WiX 3.5 provides features to integrate with Visual Studio 2005, 2008, and 2010. But like many add-ins, since new files are being added they certainly can’t be in use by devenv.exe. So when we call devenv.exe /setup as part of our install,
Installation bootstrap applications are increasingly common as products chain dependencies like the Microsoft .NET Framework. Because 64-bit Windows supports both 32- and 64-bit execution, but 64-bit executables on 32-bit Windows give what some users might consider cryptic error messages, installation developers often ship a 32-bit bootstrap application that runs in either environment.
Since plans were made to ship WiX v3 in the box for Visual Studio 2010, the WiX working group has been working on fixing all outstanding bugs in the WiX v3 code base. Bob Arnson uploaded packages last week as a test on SourceForge and this week the following installation packages were uploaded on the v3 Beta release page.
Windows Installer is an engine for performing transactional installations. When installing a product for the fist time, most often few or no files to be installed are already present on the machine. But when upgrading or patching a product, most often those files are replaced so copies must be kept if an error occurs and the installation needs to roll back.
The Windows Installer team released Windows Installer 4.5 Beta 2 recently. While not a lot has visibly changed since the first beta for which I provided an overview, it’s important to note that a new column was added to the CustomAction table since changes to column types are not supported in a transform or patch but adding a new column is supported.
Debugging custom actions isn’t exactly the easiest action to do; Windows Installer spawns separate processes – remoting servers – to run in-process custom actions. Any opportunity to diagnose issues without debugging can be helpful.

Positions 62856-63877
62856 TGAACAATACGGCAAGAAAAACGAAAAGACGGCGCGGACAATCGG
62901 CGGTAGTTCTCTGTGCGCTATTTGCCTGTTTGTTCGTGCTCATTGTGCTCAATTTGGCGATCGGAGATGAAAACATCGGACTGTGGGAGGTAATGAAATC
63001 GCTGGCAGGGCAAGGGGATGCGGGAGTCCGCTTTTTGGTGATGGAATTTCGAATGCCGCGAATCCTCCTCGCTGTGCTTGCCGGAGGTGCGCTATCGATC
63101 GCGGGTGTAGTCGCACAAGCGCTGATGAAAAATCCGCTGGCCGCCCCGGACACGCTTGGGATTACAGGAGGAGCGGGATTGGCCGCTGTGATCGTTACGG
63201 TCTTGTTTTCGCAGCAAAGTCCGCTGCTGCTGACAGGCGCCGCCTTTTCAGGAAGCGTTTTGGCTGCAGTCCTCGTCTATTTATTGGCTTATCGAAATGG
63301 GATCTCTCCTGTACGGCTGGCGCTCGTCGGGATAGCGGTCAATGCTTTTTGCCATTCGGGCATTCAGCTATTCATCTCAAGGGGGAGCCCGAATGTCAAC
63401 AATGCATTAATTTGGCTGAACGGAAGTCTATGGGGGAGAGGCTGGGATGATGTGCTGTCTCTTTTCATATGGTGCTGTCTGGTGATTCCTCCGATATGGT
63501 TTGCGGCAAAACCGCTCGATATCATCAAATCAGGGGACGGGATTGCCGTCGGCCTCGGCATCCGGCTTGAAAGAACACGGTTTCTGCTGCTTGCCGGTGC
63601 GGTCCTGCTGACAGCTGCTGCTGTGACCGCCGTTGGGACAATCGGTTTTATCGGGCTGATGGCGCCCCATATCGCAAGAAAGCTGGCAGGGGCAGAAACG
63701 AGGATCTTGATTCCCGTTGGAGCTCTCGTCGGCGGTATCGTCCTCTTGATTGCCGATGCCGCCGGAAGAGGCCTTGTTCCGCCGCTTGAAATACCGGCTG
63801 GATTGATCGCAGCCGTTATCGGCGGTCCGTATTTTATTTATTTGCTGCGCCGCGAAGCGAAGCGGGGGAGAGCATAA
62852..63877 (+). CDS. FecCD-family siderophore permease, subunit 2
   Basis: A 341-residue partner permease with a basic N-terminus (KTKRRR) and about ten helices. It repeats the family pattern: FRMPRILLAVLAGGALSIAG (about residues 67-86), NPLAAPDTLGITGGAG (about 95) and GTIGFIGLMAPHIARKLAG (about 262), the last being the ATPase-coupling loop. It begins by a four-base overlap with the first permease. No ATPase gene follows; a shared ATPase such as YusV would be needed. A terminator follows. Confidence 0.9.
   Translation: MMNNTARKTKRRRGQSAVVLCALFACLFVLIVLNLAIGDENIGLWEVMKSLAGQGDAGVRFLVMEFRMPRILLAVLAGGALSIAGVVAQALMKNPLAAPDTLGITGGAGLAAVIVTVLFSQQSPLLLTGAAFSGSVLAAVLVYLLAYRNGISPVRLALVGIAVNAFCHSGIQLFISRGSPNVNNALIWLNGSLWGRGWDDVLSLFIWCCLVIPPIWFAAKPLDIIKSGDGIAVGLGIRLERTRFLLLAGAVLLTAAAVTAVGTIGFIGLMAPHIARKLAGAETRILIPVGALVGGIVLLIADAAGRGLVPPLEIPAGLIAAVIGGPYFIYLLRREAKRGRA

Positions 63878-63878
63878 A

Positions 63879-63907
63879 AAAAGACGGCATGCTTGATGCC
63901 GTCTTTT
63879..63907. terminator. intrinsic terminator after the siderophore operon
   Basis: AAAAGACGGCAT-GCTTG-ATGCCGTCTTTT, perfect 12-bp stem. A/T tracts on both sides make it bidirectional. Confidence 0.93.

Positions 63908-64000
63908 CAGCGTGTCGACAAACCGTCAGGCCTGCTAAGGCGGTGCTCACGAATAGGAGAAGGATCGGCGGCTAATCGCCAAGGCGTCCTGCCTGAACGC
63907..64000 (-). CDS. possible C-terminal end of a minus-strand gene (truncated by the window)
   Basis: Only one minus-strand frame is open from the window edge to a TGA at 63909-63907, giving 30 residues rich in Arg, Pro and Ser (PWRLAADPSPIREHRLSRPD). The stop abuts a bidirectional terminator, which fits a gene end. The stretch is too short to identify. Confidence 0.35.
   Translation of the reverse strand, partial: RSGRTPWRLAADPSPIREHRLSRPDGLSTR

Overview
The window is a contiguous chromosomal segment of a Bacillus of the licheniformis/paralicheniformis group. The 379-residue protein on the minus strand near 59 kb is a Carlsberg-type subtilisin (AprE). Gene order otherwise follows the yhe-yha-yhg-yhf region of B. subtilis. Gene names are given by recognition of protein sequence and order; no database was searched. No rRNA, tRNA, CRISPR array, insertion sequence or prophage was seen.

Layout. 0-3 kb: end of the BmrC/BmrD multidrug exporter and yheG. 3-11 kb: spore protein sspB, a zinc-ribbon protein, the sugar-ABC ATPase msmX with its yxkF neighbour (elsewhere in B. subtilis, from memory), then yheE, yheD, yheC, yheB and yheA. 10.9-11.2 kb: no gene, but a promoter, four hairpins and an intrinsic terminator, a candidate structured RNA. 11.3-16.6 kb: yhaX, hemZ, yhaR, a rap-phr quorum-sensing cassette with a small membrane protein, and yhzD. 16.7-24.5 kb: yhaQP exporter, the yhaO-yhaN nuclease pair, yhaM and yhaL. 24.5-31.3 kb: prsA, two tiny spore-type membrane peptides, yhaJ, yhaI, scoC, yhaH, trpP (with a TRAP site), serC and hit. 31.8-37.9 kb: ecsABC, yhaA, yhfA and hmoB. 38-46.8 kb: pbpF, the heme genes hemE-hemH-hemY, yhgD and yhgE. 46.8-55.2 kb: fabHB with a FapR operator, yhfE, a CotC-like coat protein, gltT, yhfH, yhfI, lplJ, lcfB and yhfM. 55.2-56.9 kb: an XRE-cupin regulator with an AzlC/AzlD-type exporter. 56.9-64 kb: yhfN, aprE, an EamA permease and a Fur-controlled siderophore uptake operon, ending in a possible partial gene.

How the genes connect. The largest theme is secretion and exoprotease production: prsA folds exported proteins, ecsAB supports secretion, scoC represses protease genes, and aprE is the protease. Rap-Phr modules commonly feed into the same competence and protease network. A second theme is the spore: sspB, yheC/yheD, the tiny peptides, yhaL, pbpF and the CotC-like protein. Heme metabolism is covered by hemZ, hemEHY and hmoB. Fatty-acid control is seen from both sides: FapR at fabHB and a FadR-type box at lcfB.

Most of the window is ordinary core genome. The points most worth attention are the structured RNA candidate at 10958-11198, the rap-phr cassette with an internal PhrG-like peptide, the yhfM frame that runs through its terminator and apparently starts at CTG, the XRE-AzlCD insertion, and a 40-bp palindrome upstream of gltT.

For example, an issue that comes up from time to time is leaked handles.
A common question is how to create a Windows Installer package that installs 32-bit binaries on 32-bit platforms, and both 32- and 64-bit binaries on 64-bit platforms. If you’re actually trying to install 64-bit binaries to appropriate directories and write to the 64-bit view of the registry,
It might be tempting to schedule the ResolveSource action, but ResolveSource actually requires that the original installation source is available whenever it is called. If your installer package is authored correctly, source must only be resolve in cases where the original RTM files are missing or during some patch uninstall scenarios.
Windows Installer custom actions that launch executables (base custom action type msidbCustomActionTypeExe, 0x2) are typically bad and should be avoided. How are they bad? Let the Windows Installer team count the ways.
During internal audits we question any EXE custom actions (CAs) but inevitably some make it into the product.
The What’s New section of the Windows Installer 4.5 CHM available in the downloads section of the Windows Installer 4.5 Beta Connect site has technical details of new functionality and changes as usual, but now that we can talk about Windows Installer 4.5 I wanted to provide an overview of the new functionality.